Located in the southeastern portion of the Swedish province of Skåne, The King’s Grave (Kungagraven) near Kivik is what remains of an unusually grand Nordic Bronze Age double burial which roughly 3000 years old. Aside from the age of the structure, the size of the tomb is also fascinating.
With a diameter of 75 meters, it is the largest known burial mound in Sweden.
The site was used as a quarry for construction materials until 1748 when two farmers quarrying in the old mound uncovered a 3.25 meters (11 ft) stone tomb, constructed with ten slabs of stone measuring 0.65 meters (2.1 ft.) wide and 1.2 meters (3.9 ft.).
The farmers started to dig into it thinking that they may find treasure underground. Rumor said that the two farmers have actually stolen the treasure. They were even arrested by the authorities and interrogated for it.
However, the two men denied having found anything, and as no evidence could be provided against them, they were released.
The mound contained two cists which are adorned with petroglyphs which show people and ships, weapons, lurs being played, symbols, animals (including birds and fish), and a chariot drawn by two horses and having four-spoked wheels.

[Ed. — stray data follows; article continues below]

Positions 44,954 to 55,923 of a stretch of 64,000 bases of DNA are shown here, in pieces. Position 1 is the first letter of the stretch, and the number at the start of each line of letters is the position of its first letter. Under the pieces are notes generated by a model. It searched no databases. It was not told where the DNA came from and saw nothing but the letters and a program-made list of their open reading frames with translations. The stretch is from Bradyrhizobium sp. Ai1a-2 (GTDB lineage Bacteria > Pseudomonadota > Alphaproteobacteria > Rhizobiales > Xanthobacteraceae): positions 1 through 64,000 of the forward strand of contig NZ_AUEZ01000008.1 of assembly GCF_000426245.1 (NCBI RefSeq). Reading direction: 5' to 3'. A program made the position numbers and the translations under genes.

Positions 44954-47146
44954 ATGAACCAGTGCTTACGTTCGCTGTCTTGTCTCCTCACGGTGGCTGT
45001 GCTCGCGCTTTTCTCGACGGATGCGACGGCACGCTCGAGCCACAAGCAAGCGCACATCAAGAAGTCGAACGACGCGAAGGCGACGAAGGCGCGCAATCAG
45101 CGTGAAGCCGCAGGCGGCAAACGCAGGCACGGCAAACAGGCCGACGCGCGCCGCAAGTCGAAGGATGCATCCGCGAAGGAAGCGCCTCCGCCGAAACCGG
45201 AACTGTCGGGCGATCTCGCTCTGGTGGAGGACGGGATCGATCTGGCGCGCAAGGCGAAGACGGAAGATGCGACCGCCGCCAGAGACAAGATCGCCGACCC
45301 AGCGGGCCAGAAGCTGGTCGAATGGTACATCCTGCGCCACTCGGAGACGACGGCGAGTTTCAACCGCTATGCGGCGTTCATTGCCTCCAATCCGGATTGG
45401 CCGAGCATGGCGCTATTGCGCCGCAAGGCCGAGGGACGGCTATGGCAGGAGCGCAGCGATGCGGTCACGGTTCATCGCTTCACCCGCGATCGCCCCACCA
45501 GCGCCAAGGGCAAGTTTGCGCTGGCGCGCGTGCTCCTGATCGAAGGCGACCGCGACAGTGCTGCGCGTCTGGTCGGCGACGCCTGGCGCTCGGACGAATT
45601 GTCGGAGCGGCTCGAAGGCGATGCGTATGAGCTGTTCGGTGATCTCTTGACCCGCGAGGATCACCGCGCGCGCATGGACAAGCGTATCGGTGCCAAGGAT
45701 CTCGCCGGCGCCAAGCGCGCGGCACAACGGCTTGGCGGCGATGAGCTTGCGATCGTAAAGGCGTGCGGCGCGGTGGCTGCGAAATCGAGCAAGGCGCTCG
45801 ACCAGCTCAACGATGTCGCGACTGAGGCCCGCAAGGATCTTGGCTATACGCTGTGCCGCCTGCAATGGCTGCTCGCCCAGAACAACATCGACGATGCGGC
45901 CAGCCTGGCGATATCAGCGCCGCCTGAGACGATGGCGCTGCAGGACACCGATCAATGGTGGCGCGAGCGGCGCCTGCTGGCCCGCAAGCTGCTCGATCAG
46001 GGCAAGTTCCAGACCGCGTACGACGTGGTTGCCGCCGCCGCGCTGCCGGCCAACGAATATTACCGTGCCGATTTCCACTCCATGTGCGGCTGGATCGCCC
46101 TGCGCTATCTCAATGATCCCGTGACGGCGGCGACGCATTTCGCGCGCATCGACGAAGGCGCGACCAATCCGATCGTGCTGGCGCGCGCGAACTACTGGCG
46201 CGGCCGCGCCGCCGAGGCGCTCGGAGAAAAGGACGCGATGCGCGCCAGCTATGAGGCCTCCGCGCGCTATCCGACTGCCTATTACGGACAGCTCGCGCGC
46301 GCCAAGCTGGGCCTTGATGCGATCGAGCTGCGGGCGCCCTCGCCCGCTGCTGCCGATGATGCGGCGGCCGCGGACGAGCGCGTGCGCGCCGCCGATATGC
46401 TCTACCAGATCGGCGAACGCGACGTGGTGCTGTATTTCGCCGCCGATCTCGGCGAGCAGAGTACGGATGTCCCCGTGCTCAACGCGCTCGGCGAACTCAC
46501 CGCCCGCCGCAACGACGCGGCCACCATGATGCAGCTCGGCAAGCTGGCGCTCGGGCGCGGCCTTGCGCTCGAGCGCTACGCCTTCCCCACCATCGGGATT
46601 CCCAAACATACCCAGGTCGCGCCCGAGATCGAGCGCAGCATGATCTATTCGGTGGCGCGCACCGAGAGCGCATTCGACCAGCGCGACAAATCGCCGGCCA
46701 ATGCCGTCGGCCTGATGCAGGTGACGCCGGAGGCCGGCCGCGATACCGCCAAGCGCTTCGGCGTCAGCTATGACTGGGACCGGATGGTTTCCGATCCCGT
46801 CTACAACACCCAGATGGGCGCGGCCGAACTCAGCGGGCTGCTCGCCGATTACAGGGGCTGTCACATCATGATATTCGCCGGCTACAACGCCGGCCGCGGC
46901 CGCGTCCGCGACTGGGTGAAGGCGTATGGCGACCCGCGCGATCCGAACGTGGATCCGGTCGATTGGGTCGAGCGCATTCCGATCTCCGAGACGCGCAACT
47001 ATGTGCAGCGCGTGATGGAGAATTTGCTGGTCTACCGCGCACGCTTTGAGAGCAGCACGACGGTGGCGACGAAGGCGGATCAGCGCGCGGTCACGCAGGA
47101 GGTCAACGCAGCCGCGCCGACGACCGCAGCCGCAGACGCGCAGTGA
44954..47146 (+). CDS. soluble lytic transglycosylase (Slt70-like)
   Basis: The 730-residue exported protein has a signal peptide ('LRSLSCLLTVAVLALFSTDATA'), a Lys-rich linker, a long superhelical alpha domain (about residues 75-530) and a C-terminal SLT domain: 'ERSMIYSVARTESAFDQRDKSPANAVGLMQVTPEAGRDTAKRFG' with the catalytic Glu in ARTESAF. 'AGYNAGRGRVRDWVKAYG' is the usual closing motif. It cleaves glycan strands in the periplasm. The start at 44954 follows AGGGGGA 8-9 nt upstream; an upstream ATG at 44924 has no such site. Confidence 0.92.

In the 1930s, archaeological investigations of the tomb were carried out, led by Gustaf Hallstrom. It turned out that the large mound contained another burial chamber now called Prinskammaren – The Prince’s Chamber, due to its smaller size.
The mound was reconstructed and opened a passage to allow visitors to tour the once hidden burial chamber.
In spite of the facts that the site has been used as a quarry, with its stones carried off for other uses, and that it was restored carelessly once it was known to be an ancient burial, these two burials are unique.